Strategies to change ADD into a blessing instead of curse

by Dwight Bain, Nationally Certified Counselor & Certified Life CoachIs ADD a blessing or a curse?

The answer is probably going to be different depending on who you ask. For some teachers and school systems, it may be a curse because of the difficulty motivating highly creative and over stimulated kids. However, for the parents of these high energy children, I believe ADD can be a great blessing when the parents or guardians learn what to do to guide the steps of these supercharged kids toward greater success, instead of feeling greater frustration and stress. ADD is the common acronym for a medical condition called Attention Deficit Disorder, (ADHD is the acronym for Attention Deficit Hyperactive Disorder, which is similar to ADD, but with considerably more difficulties in controlling physical impulses.) According to a recent study from the National Institutes of Health, and published in the September 2007 issue of the Archives of Pediatrics & Adolescent Medicine.

An estimated 2.4 million children between the ages of 8 and 15 in the U.S. have attention deficit hyperactivity disorder (ADHD), but fewer than half of them have been diagnosed or are receiving appropriate treatments, researchers report. Previous estimates from the American Academy of Pediatrics suggest that ADHD afflicts as few as 4% and as many as 12% of school-aged children in the U.S. The new assessment places the figure at 8.7%. This new figure indicates that almost 10% of school age children may be negatively impacted by undiagnosed and untreated ADD. While researchers, teachers and parents differ widely on the factors that may cause ADD, (too much caffeine, sugar and food additives in junk food, to genetics, or addiction to high energy video games, over-stimulated from aggressive forms of entertainment or even a lack of parental structure and discipline), there are three things that all researchers in this field agree on and they are the three basic symptoms of ADD, which are clear and unmistakable.

These three primary symptoms are used to track and identify ADD, so if you are reading and thinking of a specific child, or adult, here are the factors to consider. And remember, the more serious the symptom, the more seriously ADD is negatively affecting the life of the individual and their family and likely causing more pain than releasing the potential available in a child with elevated levels of creativity and energy.

The 3 major symptoms of ADD include:

1) Impulsiveness –
which involves reacting without thinking. This can commonly be seen by individuals who blurt out answers, talk when it's not appropriate, make rapid decisions without considering any consequences or find themselves doing and saying unhealthy things that show no forethought or planning, (like spending money on things that don't really matter, or watching a TV movie or playing video games when a major school project is due).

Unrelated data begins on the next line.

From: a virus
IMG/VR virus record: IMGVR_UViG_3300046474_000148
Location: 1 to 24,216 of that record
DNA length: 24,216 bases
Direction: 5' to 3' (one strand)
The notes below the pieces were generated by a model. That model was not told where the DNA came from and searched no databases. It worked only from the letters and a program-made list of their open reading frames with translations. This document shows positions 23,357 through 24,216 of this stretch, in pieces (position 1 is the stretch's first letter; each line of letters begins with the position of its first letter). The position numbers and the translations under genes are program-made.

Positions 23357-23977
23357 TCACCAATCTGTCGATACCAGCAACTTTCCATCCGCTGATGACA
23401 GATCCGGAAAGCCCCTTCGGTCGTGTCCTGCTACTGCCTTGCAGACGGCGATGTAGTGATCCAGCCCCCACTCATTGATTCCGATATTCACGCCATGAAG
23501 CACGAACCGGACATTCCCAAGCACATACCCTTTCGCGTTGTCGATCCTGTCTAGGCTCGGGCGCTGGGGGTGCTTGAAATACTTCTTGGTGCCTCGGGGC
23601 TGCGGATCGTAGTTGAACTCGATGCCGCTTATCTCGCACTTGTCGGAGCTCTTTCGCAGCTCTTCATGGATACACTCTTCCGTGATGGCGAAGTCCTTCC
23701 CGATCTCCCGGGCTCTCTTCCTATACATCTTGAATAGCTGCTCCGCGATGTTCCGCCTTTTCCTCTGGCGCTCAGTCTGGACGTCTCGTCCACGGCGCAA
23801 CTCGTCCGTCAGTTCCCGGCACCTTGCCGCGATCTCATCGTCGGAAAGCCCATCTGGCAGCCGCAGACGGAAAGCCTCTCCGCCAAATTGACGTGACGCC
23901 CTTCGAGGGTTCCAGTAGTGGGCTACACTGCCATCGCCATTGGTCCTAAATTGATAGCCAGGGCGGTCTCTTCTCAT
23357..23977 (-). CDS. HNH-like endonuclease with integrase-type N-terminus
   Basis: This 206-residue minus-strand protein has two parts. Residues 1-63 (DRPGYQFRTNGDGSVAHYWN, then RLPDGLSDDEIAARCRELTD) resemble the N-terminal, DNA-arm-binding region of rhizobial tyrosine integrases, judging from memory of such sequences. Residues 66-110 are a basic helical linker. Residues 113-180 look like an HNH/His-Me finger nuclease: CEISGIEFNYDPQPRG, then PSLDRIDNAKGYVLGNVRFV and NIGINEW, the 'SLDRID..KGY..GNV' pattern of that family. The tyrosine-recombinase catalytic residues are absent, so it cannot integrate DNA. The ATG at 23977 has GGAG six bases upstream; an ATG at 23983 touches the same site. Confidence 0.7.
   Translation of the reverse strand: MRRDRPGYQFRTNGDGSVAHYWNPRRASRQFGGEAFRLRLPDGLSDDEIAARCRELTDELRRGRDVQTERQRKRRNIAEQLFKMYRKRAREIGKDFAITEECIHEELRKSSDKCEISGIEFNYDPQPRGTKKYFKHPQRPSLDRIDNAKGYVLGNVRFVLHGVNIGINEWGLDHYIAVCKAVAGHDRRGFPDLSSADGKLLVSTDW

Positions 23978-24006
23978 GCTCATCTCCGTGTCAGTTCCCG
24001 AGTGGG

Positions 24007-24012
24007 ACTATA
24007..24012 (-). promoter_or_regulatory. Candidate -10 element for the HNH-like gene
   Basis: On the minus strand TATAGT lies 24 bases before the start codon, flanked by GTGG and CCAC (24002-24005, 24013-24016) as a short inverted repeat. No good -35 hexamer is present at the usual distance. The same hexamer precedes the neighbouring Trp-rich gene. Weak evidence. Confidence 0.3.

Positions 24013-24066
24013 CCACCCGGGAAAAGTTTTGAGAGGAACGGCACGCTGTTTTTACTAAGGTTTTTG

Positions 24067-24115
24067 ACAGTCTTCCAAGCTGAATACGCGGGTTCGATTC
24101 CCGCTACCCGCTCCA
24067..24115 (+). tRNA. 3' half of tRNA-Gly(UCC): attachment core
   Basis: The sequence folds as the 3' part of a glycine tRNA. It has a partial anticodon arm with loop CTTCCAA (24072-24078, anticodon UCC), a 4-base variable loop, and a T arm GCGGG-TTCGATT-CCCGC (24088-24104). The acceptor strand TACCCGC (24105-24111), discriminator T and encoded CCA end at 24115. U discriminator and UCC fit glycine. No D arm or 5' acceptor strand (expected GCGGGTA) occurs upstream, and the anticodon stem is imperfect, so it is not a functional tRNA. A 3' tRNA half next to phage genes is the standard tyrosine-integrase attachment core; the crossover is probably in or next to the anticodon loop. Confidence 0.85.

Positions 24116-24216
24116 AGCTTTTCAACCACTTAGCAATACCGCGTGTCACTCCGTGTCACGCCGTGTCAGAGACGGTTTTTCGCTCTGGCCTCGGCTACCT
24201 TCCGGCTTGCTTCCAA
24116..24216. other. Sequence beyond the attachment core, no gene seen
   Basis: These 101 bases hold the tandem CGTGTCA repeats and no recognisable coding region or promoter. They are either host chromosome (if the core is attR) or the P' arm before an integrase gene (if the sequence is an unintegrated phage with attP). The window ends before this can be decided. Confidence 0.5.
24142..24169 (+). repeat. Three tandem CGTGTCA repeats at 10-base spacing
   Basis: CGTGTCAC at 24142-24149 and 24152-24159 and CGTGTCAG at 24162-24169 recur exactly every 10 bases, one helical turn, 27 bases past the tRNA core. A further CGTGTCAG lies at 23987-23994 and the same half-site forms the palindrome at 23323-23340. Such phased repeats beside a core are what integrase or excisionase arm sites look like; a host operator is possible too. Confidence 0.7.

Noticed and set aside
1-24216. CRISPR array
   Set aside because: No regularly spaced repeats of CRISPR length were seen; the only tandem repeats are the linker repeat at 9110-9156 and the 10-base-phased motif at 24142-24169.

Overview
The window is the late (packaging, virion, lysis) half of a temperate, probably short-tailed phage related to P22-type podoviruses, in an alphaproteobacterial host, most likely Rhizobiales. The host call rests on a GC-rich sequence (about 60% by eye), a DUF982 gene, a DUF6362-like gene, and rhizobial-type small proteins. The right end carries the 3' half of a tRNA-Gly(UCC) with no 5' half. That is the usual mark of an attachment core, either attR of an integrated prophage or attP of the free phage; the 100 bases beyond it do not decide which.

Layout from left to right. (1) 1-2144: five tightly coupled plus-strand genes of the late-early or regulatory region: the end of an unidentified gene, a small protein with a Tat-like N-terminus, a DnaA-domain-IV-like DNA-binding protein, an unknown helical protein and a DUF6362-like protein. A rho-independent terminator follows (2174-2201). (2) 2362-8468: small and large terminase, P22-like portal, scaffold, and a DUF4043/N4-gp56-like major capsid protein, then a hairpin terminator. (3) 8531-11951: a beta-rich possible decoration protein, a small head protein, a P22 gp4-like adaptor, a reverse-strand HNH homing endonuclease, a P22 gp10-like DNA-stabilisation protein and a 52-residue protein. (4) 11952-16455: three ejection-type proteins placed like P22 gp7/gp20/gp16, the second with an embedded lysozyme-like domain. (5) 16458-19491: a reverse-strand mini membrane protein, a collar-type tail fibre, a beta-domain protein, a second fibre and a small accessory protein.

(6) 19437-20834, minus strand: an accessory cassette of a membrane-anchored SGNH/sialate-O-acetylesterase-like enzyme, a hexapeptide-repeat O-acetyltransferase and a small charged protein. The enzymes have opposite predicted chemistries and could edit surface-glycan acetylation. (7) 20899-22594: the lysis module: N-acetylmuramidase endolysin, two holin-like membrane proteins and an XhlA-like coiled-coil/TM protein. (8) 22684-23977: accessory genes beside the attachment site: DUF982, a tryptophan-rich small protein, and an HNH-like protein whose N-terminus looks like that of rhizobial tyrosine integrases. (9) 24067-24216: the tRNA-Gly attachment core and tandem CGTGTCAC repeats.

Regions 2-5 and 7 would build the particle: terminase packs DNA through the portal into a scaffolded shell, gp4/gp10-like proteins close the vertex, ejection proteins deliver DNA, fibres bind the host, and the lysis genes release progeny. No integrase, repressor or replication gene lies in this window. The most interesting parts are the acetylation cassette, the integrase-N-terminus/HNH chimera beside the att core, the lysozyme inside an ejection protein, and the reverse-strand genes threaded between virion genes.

Symptoms of inattention, according to the American Psychiatric Association's Diagnostic Manuel include:- often blurts out answers before questions have been completed;- often has difficulty awaiting turn;- often interrupts or intrudes on others (e.g., butts into conversations or games).- associated features depend on the child's age and developmental stage, may include other symptoms like- low frustration tolerance, temper outburts, bossiness, difficulty in following rules, disorganization, social rejection, poor self-esteem, academic underachievement, and inadequate self-application (American Psychiatric Association, 1994).

2) Inattention –
which is the difficulty of focusing on any one subject for any extended period of time. Another common factor in this category is that individuals with inattention or high levels of distractability may swing back and forth from lack of focus to an incredible ability to super focus on topics or activities that are of extreme importance to them, (remember that ADD is diagnosed in boys 75% more often than with girls).

Many counselors believe that this ability to super focus isn't inattention or distractability at all, rather it's a filtering problem because many people with ADD have difficulty concentrating on some topics at specific times because they are paying attention to dozens of other topics or situations in their environment happening at the same time. This might explain why incredibly creative minds like Thomas Edison or Albert Einstein were kicked out of school and labeled 'too stupid to learn' when in fact, they were more than likely bored with the lack of mental challenge in relation to their ability to think really fast
Symptoms of inattention, according to the American Psychiatric Association's Diagnostic Manuel include:
- often fails to give close attention to details or makes careless mistakes in schoolwork, work, or other activities
- often has difficulty sustaining attention in tasks or play activities
- often does not seem to listen when spoken to directly
- often does not follow through on instructions and fails to finish schoolwork, chores, or duties in the workplace (not due to oppositional behavior or failure to understand instructions)
- often has difficulty organizing tasks and activities